Product Design Lessons

Interface Design Sketching  |   Lesson #76

Autopsy of Failed Sketches Leads to Great Work

Learn to improve your sketching by analyzing what went wrong.

There you are, standing in front of your client, ready to impress with ideas before getting the green light to make functional prototypes. You pin your sketches to a board to review ideas. The sketches suck. Your client looks at you like you're an amateur. And suddenly your brilliant ideas are in doubt. What went wrong?

In the past we've talked about good sketching technique. To fully understand what that means, we have to look at the opposite. Get your Sharpies ready: Today we're looking at bad lo-fi sketches.

What makes a bad sketch?

It's easy to spot a bad sketch, something else to analyze what's wrong. Here are characteristics of a poorly-made sketch.

  1. Too much detail. It's been said that the devil's in the details. That's not something we want in our sketches. Save finesse for Photoshop — sketches are about ideas.
  2. More than one idea per page. Treat each piece of paper as one idea so you can a) rearrange them on the fly, and b) avoid point #1.
  3. Shaky line work. Nothing cries "lack of confidence" quite like jittery lines.
  4. Whiteout. Don't use it. For one thing, it slows your thought process. For another, it crumbles under repeat Sharpie lines, which looks sloppy and unprofessional. Yes, we take sketches seriously.
  5. Generic. Sketches that could be anything tell us nothing.

Let's look at a few now.

Scan of a shaky sketch.


Above: This sketch is too generic. Its squiggles and boxes could be anything. Are they all photos? Do they link anywhere? We can't tell. The shoddy line work doesn't help. Looks like a right-handed person drew this with their left.

Scan of a miniscule sketch.


Above: This isn't a squint test, but it could be. Thin lines, drawn too small, are hard to read and waste paper. Look closely and you'll see it gets worse. This sketch tries to show off-canvas navigation, tooltips, an orbiter and a drop-down navigation bar all in one.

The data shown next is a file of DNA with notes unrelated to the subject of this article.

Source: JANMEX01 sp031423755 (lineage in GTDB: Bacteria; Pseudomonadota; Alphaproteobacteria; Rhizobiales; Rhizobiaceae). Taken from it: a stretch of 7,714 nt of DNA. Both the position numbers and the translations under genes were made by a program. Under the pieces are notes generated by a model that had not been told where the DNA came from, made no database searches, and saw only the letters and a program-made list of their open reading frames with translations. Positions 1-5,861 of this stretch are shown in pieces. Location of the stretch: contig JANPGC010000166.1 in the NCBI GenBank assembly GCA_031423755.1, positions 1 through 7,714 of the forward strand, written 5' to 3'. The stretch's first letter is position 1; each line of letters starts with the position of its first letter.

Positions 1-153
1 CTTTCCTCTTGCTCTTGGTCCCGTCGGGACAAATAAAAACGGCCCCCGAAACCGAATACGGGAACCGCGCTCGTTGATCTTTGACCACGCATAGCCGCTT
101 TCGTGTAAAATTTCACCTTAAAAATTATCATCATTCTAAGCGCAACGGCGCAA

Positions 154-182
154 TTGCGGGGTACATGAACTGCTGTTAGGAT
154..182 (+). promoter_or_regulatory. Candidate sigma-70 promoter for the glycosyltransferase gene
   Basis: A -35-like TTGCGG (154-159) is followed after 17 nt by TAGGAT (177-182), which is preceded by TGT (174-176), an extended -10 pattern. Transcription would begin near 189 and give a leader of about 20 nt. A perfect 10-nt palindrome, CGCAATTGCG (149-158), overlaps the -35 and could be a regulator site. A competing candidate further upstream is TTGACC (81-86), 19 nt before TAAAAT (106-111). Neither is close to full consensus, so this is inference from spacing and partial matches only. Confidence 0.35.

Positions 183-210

Neither sketch takes advantage of shaders. Instead it tried to shade with black pen instead of a gray shader. It sort of works, but lacks a degree of finesse.

Why is that bad?

Not only do bad sketches, well, look bad, but they also inhibit your process. Think about it:

  • Indecision keeps you from brainstorming on paper.
  • Details slow you down. Time is money — especially to your client.
  • Lack of definition doesn't help get ideas across during presentation.

How do you improve?

  • Be bold. Don't be afraid to screw up and throw away a sketch. That's why we brainstorm with Sharpies and paper, not code.
  • Improve your line work. Use shaders. Impress your clients.

And practice often. It's not unusual for our designers to produce 30–50 sketches to find the best ideas.

Scan of a good sketch.


Above: A good sketch takes advantage of its space. Its straight lines are unapologetic about the ideas they express, and a variety of weights lead the eye around the composition. The whole piece feels designed, even though the only tricks are attention to detail and practice.

Making sketches to show clients is a fast, efficient way to get feedback in a hurry. But the quality of your work impacts how well your ideas are received. Sketches that look great make you look great.

About the instructor


Ben Gremillion is a Design Writer at ZURB. He started his career in newspaper and magazine design, saw a digital future, and learned HTML in short order. He facilitates the ZURB training courses.